At Catholic University, the law professors are forming a union. In New York City, hundreds of lawyers already belong to unions and some have gone out on strike. Government lawyers, both in Washington and in regional offices, are unionized.
They are in the forefront of a growing movement of lawyers - especially those working for salaries in public defender, neighborhood legal services and legal aid programs, all aimed at the poor - who are joining unions both for the traditional aims of more money and better working conditions and to bring about what they consider a better deal for their clients.
"More and more staff attorneys - payroll people, they are really workers - are beginning to join unions," said Jules Bernstein, associate general counsel of the Laborers' International Union of North America.
"Because there is a tendency on the part of those who provide legal services for the poor to try to get the most out of limited resources," Bernstein said, "sometimes they forget the economic needs of the staff in favor of more services to poor clients. So unionization is a natural reaction on the part of employes and staff."
The growth of the union movement among lawyers is being fueled by the expansion of programs, many funded by the federal government, in which lawyers work on salaries.
It runs parallel to a similar trend toward unionization among salaried doctors such as interns and residents, who supply much of the medical care in hospitals, and those doctors employed by prepaid health care groups.
The doctors at Group Health Association, a Washington prepaid group, staged a strike last spring for a higher wages and better working conditions. Moreover, interns and residents across the country also have gone on strike - sometimes over the issue of better patient care, but often for bread and butter salary issues that have greatly increased their pay and reduced the hours they work.
"It's clearly true there are more unions now than there were five years ago. Whether they will continue to grow is something I don't know," said Thomas Ehrlich, president of the federally funded Legal Servies Corp., which has unions in 23 of its more than 300 neighborhood legal services programs.
James Braude, who resigned as head of New York City's 280-member Legal Services Staff Association to run the embryonic National Organization of Legal Service Workers, said another 20 unions are being formed in states as scattered as Maine, California and Arkansas.
As recently as last year, he said, there were fewer than a half dozen unions in the legal service network. His New York City union was formed in 1972 and is now the largest in the country. Its membership encompasses all legal service employes, including lawyers.
The 20-person full-time faculty of Catholic University's law school has formed a union, the Law Faculty Bargaining Committee, but the university is refusing to bargain with it. The case is now headed for the U.S. Court of Appeals here.
Harvey Zuckman, a law professor who is president of the Law Faculty Bargaining Committee, said faculty variety of reasons, including increasing their pay, which is lower than any other law school in the city.
"We've been working for years within the system and it just hasn't paid off," he said. "A number of us just got fed up."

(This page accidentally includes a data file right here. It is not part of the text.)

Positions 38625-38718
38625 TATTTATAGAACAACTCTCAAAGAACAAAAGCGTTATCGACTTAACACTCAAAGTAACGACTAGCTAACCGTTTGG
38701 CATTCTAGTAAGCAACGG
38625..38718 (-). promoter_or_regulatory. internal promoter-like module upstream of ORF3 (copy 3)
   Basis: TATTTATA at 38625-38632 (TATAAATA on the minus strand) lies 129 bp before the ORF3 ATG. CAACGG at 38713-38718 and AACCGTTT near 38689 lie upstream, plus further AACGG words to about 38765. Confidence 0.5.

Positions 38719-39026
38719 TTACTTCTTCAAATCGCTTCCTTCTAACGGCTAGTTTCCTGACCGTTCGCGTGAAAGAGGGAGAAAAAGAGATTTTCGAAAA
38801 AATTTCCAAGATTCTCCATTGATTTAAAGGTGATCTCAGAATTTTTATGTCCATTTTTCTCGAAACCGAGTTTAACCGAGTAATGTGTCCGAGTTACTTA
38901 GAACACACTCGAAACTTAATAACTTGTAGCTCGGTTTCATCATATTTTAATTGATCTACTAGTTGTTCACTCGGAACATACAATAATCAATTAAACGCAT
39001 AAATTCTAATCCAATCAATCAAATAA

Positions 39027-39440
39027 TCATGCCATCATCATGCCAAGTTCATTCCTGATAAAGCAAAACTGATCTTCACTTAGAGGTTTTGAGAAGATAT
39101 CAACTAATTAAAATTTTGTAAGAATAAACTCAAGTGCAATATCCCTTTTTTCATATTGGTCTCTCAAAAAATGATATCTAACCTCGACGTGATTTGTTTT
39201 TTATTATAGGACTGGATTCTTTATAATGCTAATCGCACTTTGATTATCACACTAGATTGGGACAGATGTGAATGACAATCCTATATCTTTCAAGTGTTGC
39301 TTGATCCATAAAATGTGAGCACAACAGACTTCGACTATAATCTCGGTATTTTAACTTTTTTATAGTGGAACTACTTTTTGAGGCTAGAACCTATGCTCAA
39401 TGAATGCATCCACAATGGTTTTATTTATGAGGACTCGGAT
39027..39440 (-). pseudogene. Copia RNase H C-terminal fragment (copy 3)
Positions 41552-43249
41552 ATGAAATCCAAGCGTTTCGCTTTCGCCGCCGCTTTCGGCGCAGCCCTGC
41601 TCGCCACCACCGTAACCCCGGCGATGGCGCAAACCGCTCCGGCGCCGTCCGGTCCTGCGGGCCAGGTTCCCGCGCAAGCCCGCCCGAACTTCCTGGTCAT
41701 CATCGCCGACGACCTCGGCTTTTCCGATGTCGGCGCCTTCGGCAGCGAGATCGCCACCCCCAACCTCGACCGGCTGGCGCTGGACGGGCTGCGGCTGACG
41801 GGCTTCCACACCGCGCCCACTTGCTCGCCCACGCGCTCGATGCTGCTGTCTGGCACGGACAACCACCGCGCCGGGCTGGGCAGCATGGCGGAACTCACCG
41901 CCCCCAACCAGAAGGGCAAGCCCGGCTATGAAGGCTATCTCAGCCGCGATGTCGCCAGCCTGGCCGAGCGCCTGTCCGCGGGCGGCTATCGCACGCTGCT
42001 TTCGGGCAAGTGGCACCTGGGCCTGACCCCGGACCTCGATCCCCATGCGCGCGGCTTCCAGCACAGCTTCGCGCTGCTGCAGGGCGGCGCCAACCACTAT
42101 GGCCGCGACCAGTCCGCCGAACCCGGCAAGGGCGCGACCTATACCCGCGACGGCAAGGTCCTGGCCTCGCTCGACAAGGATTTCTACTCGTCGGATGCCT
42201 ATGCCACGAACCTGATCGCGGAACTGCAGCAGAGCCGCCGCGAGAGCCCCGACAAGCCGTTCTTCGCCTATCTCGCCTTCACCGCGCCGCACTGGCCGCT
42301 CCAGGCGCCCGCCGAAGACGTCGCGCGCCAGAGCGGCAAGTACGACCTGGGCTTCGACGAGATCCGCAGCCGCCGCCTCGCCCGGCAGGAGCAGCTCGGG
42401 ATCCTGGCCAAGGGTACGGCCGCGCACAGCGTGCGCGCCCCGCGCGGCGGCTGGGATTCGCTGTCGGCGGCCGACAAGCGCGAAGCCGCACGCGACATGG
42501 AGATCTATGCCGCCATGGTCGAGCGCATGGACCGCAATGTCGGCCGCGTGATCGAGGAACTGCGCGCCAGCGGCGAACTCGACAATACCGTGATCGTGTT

It appears unlikely, however, that higher paid lawyers in private practice - where the starting salaries to new law school graduates have now reached $30,000 in the pace-setting New York firms - will join unions. Besides being well paid to start, young New York lawyers can look forward to becoming partners, whose salaries in the larges firms reach six figures.
A short walk from the Wall Street headquarters of many major New York firms are Manhattan's criminal courts, where lawyers for the Legal Aid Association represent a majority of the defendents.
These lawyers start at $13,500 a year - half the starting salary of their Wall Street colleagues - and peak after 13 years at $28,500.
The Association of Legal Aid Attorneya, founded in 1960, is "the forerunner of the unionizaiton trend," said its head, Craig Kaplan. The 600-member union, all lawyers, has already had two strikes; the first one, said a Columbia Law Review article in 1971 "was primarily directed toward needed reforms . . . and not toward wage increases alone."
Kaplan said the association was founded because of the poor working conditions of Legal Aid attorneys made it impossible to properly represent their clients. As a result of the strikes the union won a reduced case-load and a change in the way cases are assigned "so the individual Legal Aid lawyer can provide the kind of service one would expect from a private lawyer" said Kaplan.
Also in New York the largest existing prepaid legal plan in the country representing city employes belonging to the American Federation of State County and Municipal Workers set up a union in June. Fifty lawyers paralegals and social workers belong to the Municipal Employees Legal Services Staff Association and will be bargaining with their management - in this case another union.
There is some conflict between attorneys and other workers in unions. In California for instance attorneys of Rural Legal Assistance honored the picket line set up by the United Legal Workers during a 10-week strike that ended in June. But the lawyers handled cases from their homes because they felt it would be unethical to abandon their clients explained Mary Ann Massenberg, a legal secretary who is the union representative.
She called it "closet scabbing."
The American Bar Association at first took the position that lawyers could only join in a union with other attorneys, but a more recent opinion by the ABA's Committee on Professional Responsibility approved lawyers in mixed unions.